Every year, the All-Star Chef Classic presents three days of well-organized, fun and glamorous food events. Since the beginning, my favorite event has been Grill & Chill, with a fantastic array of chefs barbecuing on the patio of LA Live. Meanwhile, inside a large event tent, more chefs prepare “chilled” dishes and desserts. This year it rained, but luckily the big tent stayed cozy while the outdoor stations were covered, but it was a bit of an adventure crossing from place to place. That’s the kind of thing that makes an event memorable though, “Were you there the year it rained cats and dogs?”
Two seafood dishes were vying for the best bite of the night. Chef Michael Fiorelli of Love and Salt served olive oil-poached tuna conserva with fingerling potatoes, pickled red onions, charred shishito peppers, and black garlic aioli. I was surprised at how well all of these simple, yet quality ingredients married to make something better than the sum of its parts. It would be a good thing to feed your picky friends who won’t eat anything they are unfamiliar with. Just don’t tell them about the black garlic. I will confess that I ate two.
I also ate two of the Uni bocol (corn cakes) with shiso and encacahuatado (peanut salsa) from Chef Diego Hernandez Baquedano of Verlaine in Ensenada, Mexico. He is known for deconstructing ingredients, combining the rural and gourmet, and “listening to the terroir.” That last one came from his bio. The masa cake base was tender and melted sensuously on your tongue along with the uni. In fact, they were so good I grabbed two more and insisted some friends I had run into eat them. Umm, yes, I guess I do spend a lot of time talking people into eating things. Why do you ask?
There was a lot of seafood on the “chill” side of things. Chef Sang Yoon of Lukshon filled little glasses with chopped Hawaiian Butterfish with limequat kosho, tapioca, cucumber, rao ram (Vietnamese coriander) and frozen sake. Jen Louis of Ray in Portland served a generous tuna with harissa, caper, lemon and smoked olive oil that would have been a lovely starter for any meal. Except maybe breakfast. Sorry, I am prone to hyperbole.
Timothy Hollingsworth of Otium somehow found a loophole in the theme, and served Chilled and Grilled hamachi with green apple and horseradish. It was an excellent dish, with the sour green apple brightening everything while the horseradish made things a little more serious.
Outside on the grills, seafood also got its due. Jessica Largey of Simone impressed with a tender octopus simply adorned with chickpeas and green garlic. Holly Jivin from The Bazaar by Jose Andres grilled a creative BLT oyster, which was a crowd favorite.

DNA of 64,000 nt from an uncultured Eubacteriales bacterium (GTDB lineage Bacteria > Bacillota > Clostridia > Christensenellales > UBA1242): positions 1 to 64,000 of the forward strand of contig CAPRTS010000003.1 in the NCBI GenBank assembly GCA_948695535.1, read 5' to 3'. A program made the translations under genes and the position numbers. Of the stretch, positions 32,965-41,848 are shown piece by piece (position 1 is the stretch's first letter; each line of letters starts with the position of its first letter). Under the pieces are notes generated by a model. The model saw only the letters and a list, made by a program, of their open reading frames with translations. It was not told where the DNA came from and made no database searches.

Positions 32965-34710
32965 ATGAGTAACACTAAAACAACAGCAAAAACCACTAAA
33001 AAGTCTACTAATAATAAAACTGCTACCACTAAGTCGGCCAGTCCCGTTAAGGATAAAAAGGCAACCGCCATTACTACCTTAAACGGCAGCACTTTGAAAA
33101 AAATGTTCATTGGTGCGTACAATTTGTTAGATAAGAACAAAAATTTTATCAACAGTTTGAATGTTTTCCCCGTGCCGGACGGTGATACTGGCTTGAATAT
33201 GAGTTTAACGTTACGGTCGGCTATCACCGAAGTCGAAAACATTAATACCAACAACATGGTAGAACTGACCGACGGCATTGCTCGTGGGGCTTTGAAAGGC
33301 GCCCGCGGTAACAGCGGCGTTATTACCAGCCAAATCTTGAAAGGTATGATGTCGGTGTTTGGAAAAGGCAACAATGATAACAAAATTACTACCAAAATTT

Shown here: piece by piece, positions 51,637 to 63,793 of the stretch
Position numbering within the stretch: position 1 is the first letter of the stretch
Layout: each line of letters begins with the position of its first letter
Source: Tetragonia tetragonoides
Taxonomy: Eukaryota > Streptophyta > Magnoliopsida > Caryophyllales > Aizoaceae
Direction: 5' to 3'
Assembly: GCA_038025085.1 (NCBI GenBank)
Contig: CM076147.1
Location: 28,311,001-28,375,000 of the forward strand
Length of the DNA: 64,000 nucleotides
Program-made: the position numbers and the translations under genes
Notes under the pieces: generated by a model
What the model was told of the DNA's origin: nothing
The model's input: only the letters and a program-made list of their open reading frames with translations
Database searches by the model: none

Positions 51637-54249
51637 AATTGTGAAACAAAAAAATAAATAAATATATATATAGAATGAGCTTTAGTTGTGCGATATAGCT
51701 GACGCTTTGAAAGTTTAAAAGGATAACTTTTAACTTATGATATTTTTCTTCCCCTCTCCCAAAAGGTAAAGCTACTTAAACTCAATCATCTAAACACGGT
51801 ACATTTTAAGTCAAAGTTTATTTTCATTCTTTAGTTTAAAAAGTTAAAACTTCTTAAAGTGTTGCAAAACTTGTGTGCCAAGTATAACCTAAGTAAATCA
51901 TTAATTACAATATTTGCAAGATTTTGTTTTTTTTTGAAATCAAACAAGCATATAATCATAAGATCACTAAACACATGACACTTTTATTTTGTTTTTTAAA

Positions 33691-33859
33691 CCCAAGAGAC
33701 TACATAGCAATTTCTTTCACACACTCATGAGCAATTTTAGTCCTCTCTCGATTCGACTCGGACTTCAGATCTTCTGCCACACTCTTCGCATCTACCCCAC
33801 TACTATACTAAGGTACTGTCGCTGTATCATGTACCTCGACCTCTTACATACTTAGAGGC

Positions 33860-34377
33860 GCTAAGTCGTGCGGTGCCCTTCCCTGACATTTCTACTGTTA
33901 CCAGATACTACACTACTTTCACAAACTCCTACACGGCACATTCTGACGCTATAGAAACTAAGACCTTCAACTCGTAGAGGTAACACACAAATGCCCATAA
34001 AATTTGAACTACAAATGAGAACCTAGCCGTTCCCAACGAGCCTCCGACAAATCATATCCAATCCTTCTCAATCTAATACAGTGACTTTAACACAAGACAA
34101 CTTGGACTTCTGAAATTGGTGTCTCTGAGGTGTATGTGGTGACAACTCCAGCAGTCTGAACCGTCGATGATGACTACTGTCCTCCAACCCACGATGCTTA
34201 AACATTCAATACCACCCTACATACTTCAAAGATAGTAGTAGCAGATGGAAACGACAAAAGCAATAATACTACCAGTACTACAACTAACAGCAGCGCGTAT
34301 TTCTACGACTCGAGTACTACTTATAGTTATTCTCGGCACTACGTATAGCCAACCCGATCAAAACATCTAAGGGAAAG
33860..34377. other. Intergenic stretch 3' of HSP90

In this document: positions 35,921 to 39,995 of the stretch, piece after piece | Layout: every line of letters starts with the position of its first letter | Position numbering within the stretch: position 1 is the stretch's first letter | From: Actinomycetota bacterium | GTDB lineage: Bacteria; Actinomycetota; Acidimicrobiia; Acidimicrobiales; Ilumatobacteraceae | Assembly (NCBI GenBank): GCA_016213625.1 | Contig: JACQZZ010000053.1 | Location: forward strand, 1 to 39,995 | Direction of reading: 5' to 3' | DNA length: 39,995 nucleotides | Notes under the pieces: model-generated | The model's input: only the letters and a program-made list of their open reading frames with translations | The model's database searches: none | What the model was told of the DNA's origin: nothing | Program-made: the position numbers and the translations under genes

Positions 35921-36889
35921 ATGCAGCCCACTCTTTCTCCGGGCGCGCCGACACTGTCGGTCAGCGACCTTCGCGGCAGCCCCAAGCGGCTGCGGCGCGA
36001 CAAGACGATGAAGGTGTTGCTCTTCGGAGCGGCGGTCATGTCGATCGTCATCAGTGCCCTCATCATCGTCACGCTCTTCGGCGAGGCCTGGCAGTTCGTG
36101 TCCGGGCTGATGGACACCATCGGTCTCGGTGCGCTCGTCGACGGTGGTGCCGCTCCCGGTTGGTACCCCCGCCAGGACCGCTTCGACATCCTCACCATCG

Lamb was also a popular grill item, befitting the beginning of Spring. Some heavy hitters made competition fierce. Chef Evan Funke of Felix served a big, meaty agnello alla scotadito, an Italian lamb shoulder chop. His was probably the longest line. Chef Michelle Bernstein’s Hawayej-crusted lamb spareribs with a labneh fattoush salad from Crumb on Parchment was definitely one of my top dishes of the night. Hawayej is a bold Yemenite spice mix made with coriander, cumin, caraway, cardamom and a bunch of other spices that do not begin with the letter “C.”
The Mina Group’s Chef Adam Sobel’s salsiccia di Finochi alla griglia al limon with green garlic, kumquats and chilies was worth the wait while nibbling kumquats with the chef. The round, patty-style sausage was juicy and not at all gamey. It was partially encased in a leaf, which made it easy to eat without setting down your drink.
Nyesha Arrington, you know I like you best, but beef is just the last category. The Grilled Aisoon Ribeye cap with spring garlic from the chef at Native was last but not least, one of the best things I ate all evening. And it was also handily served on a leaf so it could be eaten like a taco. Or, umm, like a lettuce wrap with Aisoon Ribeye cap inside. The meat was intensely seasoned and tender as a newborn. Chef Steve Samson of Rossoblu grilled beef shoulder and served it over mashed cauliflower and topped it with chestnut gremolata. It was like a homemade stew, cozy and comforting on the cold and rainy night. I don’t even like cauliflower. But when the chefs are of this high a caliber, they can make me like almost anything.
Chef Nicole Rucker gave us a preview of her upcoming bakery and restaurant, Fiona, with a delectable assortment of cookies. I will be waiting in the line outside on opening day to taste another one of her dulce de leche brownies. It was also great to try Valerie Confection’s cookie selection, since I love her chocolates so much. There were many traditional favorites like gingersnap and snickerdoodles, as well as the elegant new treats like Malt Balls and Miso Tahini cookies.
Chef Wylie Dufresne of New York’s wd~50 restaurant is known as a pioneer of molecular gastronomy has a new project, Du’s Donuts. I asked him if they were going to explode or anything. He laughed and denied any chemical experiments. Sure enough, no foam bubbled out, there were no pearls of any kind, and there were no eye droppers with pastry cream to inject into the little donuts. There was a mix of the familiar, vanilla bean and dark chocolate, as well as creative flavors like oatmeal chai and blood orange creamsicle.
We are grateful for another splendid event from All-Star Chef Classic. In spite of the rain, everything went swimmingly. Mark your calendars for next year!